People and Places | The Perryman Group

People and Places

By: Dr. M. Ray Perryman
Published in syndication January 17, 2024

New population estimates have been released, and once again Texas gained far more residents than any other state. The US population increased by a little more than 1.6 million people during the 12 months ending in July 2023. That's a rise of just 0.5%, but it's better than the 0.4% increase in 2022 or 2021's 0.2% gain. Migration was up, and there was a drop in deaths (though they remain well above pre-COVID levels).

About 87% of the increase was concentrated in the South. More than 706,000 people were added to the region due to net domestic migration, with almost 500,000 from net international migration.

The increase in Texas was 473,453 (about 1,300 people per day), followed by Florida (up 365,205). South Carolina and Florida were the two fastest-growing states in percentage terms, increasing by 1.7% and 1.6%, respectively. The Texas pace was just slightly under 1.6%.

Eight states saw their population fall in 2023 including California (-75,423), Hawaii (-4,261), Illinois (-32,826), Louisiana (-14,274), New York (-101,984), Oregon (-6,021), Pennsylvania (-10,408), and West Virginia (-3,964). Many of these states have lost residents annually since 2020, though the declines have slowed.

More states experienced population growth in 2023 than in any year since the start of the pandemic (42 plus the District of Columbia). In 2022, Texas, Florida, North Carolina, and Georgia accounted for 93% of the nation's population growth. Even with more states experiencing increases, those four still comprised 67% of the 2023 US gain. Amazingly, almost 30% of the expansion in the entire country occurred in Texas.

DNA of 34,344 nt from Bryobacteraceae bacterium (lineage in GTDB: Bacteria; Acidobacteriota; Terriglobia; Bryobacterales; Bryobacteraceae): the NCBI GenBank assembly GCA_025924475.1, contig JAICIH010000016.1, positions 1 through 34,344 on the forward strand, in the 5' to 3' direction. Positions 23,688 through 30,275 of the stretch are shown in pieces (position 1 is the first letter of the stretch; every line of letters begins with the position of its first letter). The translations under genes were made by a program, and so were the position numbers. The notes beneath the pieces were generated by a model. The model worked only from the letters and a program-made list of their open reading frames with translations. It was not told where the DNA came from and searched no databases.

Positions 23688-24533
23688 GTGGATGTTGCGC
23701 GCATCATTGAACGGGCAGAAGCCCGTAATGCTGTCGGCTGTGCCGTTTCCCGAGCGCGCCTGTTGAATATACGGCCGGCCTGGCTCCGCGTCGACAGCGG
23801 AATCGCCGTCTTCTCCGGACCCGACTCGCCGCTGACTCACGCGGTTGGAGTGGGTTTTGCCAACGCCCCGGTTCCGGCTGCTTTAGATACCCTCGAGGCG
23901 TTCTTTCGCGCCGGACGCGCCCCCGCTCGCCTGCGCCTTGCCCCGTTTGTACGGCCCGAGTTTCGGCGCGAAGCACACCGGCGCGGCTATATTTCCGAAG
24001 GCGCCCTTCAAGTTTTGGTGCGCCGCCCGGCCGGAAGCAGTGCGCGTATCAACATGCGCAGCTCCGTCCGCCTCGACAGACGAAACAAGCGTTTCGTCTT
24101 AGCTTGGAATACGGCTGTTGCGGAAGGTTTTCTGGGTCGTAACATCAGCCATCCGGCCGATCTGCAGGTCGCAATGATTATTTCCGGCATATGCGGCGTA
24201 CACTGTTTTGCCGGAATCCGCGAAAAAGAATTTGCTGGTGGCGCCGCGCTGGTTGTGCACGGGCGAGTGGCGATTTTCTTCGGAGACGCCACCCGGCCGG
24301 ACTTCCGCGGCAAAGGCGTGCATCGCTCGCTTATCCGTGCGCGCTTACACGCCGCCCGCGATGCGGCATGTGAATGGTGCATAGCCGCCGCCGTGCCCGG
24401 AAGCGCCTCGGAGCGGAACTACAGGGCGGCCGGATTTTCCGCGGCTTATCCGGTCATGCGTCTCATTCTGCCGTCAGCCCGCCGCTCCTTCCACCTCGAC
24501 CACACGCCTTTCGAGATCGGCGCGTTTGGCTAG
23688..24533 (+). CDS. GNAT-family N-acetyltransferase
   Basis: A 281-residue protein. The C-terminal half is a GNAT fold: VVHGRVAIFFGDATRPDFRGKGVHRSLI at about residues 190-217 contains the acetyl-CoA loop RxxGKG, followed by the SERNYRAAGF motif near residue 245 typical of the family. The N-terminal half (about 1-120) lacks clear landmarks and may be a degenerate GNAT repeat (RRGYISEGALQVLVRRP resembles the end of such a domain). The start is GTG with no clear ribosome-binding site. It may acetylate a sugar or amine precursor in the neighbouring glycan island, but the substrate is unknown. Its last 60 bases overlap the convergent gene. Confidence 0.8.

A key reason for the continued growth in Texas is the dynamic and diverse economy and the resulting job opportunities. The state has achieved more major corporate locations and expansions than any other every year for more than a decade, and we are seeing growth in both long-time core industries and rapidly emerging sectors. The influx of workers from elsewhere, in turn, enables more robust economic expansion.

In addition, many of the states that people are exiting exhibit much higher living costs and taxes. Nerd Wallet's analysis indicates that a $50,000 salary in Dallas is equivalent to almost $74,000 in Los Angeles or $118,000 in Manhattan.

The flip side of the Lone Star State's continued rapid population growth is that it requires significant and ongoing investments in education and infrastructure to avoid eroding our quality of life and to assure that the economic engine is sustainable. From reliable power generation and the grid to roadways to broadband to public schools, it is imperative that appropriate enhancements are implemented lest we face major issues down the road. Fortunately, a healthy economy also provides the needed resources to fund these essential items. Stay safe!